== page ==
What McDonalds Can Teach You About Sales
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What McDonalds Can Teach You About Sales

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What McDonalds Can Teach You About Sales

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Published 18 January 2012
Reads 69
Language English
WhatMcDonaldsCanTeachYouAboutSales
October 15, 2008 | Written By James Chartrand
When it comes to selling, there is little that McDonalds doesn’t know. Being
around for almost 60 years, they have had time to explore just about every
possible way to sell more. And t
hey’ve found some good secrets too –
like
selling package deals.
Package deals are great for selling merchandise or services. Shoppers like it
when everything they need is right there and they don’t have to think too
much. Sellers like package deals too, b
ecause they’re easily presentable and
boost sales as well.
In this post we’ll show you how McDonalds uses packages to sell lots, and then
we’ll show you how you can use packages can improve you’re own sales. Read
on for more…
Why selling packages works
Loo
k at our McDonalds example. The fast food giant doesn’t just sell
hamburgers. The menu doesn’t list many single
-sell items. McDonalds offers
the whole deal to hungry people, full meals that have the works plus fries and a
drink. No one has to worry about figuring out which side order or extra they
want. It’s all taken care of in the utmost convenience and the consumer is
happy all his needs are met.
That’s why packaging products or services works – it’s handy. It saves time
because it’s fast and easy.
Package deals also save consumers a little money (in a roundabout way). Look
at the McDonald’s strategy again: For a discount off the purchase of single
items, consumers get a full meal.
Those hungry people aren’t thinking about comparing costs between buyin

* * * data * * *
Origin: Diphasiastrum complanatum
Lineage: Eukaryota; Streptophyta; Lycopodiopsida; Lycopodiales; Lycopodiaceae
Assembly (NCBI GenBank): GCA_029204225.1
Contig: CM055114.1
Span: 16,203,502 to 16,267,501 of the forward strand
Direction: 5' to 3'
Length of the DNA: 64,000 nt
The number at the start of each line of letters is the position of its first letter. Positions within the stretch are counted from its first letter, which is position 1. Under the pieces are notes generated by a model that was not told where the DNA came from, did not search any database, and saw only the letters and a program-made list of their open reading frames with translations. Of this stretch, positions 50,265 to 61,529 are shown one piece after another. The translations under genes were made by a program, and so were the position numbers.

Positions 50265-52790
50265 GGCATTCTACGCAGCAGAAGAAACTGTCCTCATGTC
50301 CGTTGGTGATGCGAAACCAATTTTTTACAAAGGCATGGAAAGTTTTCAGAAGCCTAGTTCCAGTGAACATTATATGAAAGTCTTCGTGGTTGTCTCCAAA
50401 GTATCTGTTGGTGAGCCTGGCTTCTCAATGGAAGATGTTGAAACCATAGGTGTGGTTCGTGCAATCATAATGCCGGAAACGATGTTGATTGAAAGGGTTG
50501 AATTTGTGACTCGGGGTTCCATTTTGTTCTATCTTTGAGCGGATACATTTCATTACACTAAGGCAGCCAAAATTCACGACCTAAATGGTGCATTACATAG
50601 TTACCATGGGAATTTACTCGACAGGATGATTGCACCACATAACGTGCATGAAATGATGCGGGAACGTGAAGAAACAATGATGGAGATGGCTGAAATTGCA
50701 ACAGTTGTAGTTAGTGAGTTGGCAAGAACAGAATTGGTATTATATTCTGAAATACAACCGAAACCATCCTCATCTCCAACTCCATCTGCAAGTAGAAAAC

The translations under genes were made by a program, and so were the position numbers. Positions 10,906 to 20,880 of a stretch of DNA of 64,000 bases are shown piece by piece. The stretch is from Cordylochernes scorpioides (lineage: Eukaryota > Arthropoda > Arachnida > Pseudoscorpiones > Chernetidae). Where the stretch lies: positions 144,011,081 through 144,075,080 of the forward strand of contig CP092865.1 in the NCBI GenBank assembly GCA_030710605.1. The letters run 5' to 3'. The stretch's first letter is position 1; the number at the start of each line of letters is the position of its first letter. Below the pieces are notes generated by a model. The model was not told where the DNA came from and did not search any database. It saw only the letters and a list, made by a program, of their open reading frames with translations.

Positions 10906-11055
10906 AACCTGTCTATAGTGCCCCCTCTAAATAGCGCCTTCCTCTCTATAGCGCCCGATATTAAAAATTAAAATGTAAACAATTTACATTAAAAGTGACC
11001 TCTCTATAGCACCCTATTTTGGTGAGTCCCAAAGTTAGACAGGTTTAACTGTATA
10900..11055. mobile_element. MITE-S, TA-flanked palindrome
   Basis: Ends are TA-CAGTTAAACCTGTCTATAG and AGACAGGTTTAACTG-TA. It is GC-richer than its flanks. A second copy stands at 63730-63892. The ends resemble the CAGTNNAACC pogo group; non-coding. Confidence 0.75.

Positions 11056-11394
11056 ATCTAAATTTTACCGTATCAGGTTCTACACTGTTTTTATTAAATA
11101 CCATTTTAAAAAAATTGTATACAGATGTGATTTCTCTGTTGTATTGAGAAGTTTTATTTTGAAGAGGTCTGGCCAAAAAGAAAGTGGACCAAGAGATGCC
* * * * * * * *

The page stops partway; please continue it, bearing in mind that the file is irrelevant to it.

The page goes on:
g it
all or buying individual. They’re thinking about how much they save, or maybe
how little it costs to get a hot cherry pie tossed into the order.
By adding upsells to package meals, McDonalds increases sales even more.
They smartly package together a burger, a drink and fries, then offers upsells of
bacon, cheese or dessert for an even better sale
and a more satisfied
customer who has everything they need or want, and then some.
Ka-ching!
Getting started with your own packages
Packaging your own offerings is easy, and the benefits to your business (and to
the customer) can be worth it. Here are some tips to help you get started:
Write up a list of à la carte items or services. Group together related items that
beg to be paired up together in a gift-basket style.
For example, if you sell coffee, package up coffee, two mugs and fancy spoons.
If you blog, offer ten posts, relevant images and posting to the client’s blog. If
you own a garage, package tire rotation with break verification and an oil
change.
Don’t have too many package deals – the purpose isn’t to make choice more
difficult but rather easier for the consumer to do. A good strategy is using the
small, bigger, best theory (or bronze, silver and gold). Each package adds on
extra products or services to increase the value of what the consumer receives.
Set prices for your packages by totalling the individual costs and determining a
discounted price for grouped items or services. If it costs $50 for one item, set a
purchase of three items at $125.
A few tips for boosting package sales
It’s always a good idea to have a handful of add
-ons and extras you can offer
that enhance package deals. For example, if y
ou’re a web designer, an add
-on
could be a half-hour of consultation or a custom banner ad. If you market, a
half-
hour review in a month’s time to track progress might be nice.
Always make sure that shoppers can compare costs between single items and
pack
age deals. They won’t start to calculate a great deal, but they will glance
and see the differences in pricing.
Select some catchy names for your package deals. People aren’t buying
products or services, they’re buying an emotional feeling. Think of McDonald’s
Happy Meals or the Burger King Whopper Meal. Try to reflect your brand image
with the names you choose.
A good tactic to try is naming packages in a way that conveys the smallest is
less attractive than the largest. For example, no one likes to be considered a
skinflint, so consumers may subconsciously opt for the “Royal Regalia” versus
the “Budget Baron”.
Throughout all of this, remember that your goal isn’t to squeez
e more money
out of people
your goal is to have a more satisfied customer. You achieve that
goal when you make a client’s life easy and fulfill all of his/her needs.